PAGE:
We keep getting these gorgeous fall days, and I gotta say I’ve been dropping the ball a bit on taking advantage of them. This past week I did manage to capitalize on an opportunity to get out to one of my favorite natural training spots in Milwaukee, the Beerline trail.
My schedule changed and I just stopped coming to this spot, now I’m kicking myself for the prolonged absence. I was randomly in the area and the weather was balmy so I took to the trails for a run. You’re right in the middle of the city and would never know it if you couldn’t hear the traffic. Occasionally you’ll run into a group of college kids smoking a joint, whether or not you stop to partake is up to you.
Right away I spotted this beautiful training situation. A tree had fallen in just the right way across other trees to create a bridge about 8 feet off the ground. This is a legit playground filled with obstacles, pitfalls, and challenges. Hang, climb, swing, crawl, step, duck, twist - you'll use an array of different movement expressions to navigate this space.
It’s times like this that I’m most grateful that MovNat came onto my radar. In the moment, it was just like second nature to balance and crawl and jump off and climb back up. It was an automatic response to go into “kid mode” and play and explore. To do so competently and seamlessly is a direct result of the last 5 years of MovNat training. I’ve had so much fun training this way, I forget how much I’ve changed as a result.
Anyways, there are a few interesting things to point out with this balance practice...
Trail running & Balancing. I love this particular trail because you can run around to train in different little areas like this. The combination of trail running and balancing will light you up! The quick precision of running mixed the slow, methodical precision of balancing is a great stimulus. To stand on a shaking tree trunk after your legs and heart are pumping is an incredible feeling and challenge. Go get you some of that.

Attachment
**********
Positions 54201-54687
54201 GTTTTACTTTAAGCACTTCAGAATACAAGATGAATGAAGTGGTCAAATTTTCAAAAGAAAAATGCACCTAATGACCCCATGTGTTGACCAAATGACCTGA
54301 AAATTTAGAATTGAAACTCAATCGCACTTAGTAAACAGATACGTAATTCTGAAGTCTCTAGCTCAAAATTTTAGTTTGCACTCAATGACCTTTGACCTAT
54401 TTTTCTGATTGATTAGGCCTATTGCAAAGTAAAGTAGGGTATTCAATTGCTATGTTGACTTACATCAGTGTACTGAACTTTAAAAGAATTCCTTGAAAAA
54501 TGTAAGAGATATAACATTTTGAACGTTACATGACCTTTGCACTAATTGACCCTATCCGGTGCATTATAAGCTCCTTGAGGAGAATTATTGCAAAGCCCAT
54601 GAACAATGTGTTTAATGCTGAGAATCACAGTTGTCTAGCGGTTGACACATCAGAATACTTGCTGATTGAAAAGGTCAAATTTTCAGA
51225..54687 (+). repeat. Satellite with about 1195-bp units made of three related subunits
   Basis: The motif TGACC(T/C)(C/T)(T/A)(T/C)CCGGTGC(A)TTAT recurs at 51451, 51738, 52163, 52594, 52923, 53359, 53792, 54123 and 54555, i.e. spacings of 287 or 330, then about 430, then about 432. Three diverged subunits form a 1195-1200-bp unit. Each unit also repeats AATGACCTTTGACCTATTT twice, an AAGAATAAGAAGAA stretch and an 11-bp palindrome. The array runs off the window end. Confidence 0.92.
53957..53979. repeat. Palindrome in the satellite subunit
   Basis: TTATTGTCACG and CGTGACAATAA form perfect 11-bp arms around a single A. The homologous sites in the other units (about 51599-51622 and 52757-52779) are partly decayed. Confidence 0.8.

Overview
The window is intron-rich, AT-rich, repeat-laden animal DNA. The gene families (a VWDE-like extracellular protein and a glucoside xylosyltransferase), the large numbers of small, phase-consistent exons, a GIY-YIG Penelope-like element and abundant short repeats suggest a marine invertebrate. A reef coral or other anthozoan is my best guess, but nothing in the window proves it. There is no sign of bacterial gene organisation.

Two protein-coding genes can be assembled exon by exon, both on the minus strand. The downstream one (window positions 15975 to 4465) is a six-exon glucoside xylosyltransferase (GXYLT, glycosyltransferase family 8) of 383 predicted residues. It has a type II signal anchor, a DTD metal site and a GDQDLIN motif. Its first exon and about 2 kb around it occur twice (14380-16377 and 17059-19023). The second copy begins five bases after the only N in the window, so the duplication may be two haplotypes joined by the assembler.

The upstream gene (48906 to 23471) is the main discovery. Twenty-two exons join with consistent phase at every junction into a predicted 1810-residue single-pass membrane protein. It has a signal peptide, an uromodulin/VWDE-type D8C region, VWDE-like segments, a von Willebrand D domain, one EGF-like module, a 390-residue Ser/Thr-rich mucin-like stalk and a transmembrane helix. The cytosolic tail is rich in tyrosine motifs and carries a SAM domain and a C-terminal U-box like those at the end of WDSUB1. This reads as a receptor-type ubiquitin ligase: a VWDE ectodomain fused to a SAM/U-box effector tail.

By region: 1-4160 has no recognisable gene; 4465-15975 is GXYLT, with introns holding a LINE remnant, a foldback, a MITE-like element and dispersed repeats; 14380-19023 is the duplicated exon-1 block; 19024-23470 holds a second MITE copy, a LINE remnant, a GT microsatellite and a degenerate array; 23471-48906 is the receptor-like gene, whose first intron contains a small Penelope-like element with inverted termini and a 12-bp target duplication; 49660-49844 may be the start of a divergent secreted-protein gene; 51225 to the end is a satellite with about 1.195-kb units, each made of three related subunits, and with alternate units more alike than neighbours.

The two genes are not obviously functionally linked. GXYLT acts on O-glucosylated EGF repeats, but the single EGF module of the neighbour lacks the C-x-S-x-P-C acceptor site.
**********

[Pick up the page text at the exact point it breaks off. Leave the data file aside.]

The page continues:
Justification for the 2x4s. We typically train balance with 2x4 planks on the floor. It’s a fun and a super convenient way to practice balancing skills. But this ain’t a 2x4. This is the practical application, this is when all that gym training makes sense. You learn to feel every footstep, hand placement, or change of position. You learn to feel the control as your joints and muscles adapt to the stability demands. The techniques become familiar and you learn to keep your breathing relaxed. It’s good to train in the gym but to also put this stuff to real world use regularly. The payoff is significantly higher.
A natural puzzle. Each opportunity offers unique challenges and features to adapt to. I spent a solid amount of time deciphering these small movement puzzles - how to maneuver around the branch and how to climb on top and underneath. A little bit of danger raises the stakes higher. You think twice before you put too much weight on a dead branch. You explore exit strategies and possible alternative routes. Tactical tree climbing, yeah? Nature really is all about the fine details. Stay mindful.
Not to sell short the mental stimulation or physical benefits, but there's so much goodness for the soul in this practice. The physical act of balancing definitely impacts you. The calm focus you practice in training just seems to overflow into the rest of life. You feel connected and in control of balance. You slow down and reclaim responsibility for maintaining balance within your own life.
I mean that's the real reason to climb a tree, right?
Ha, or at least something to keep in mind as you go climb and balance on something this weekend. Have a some fun.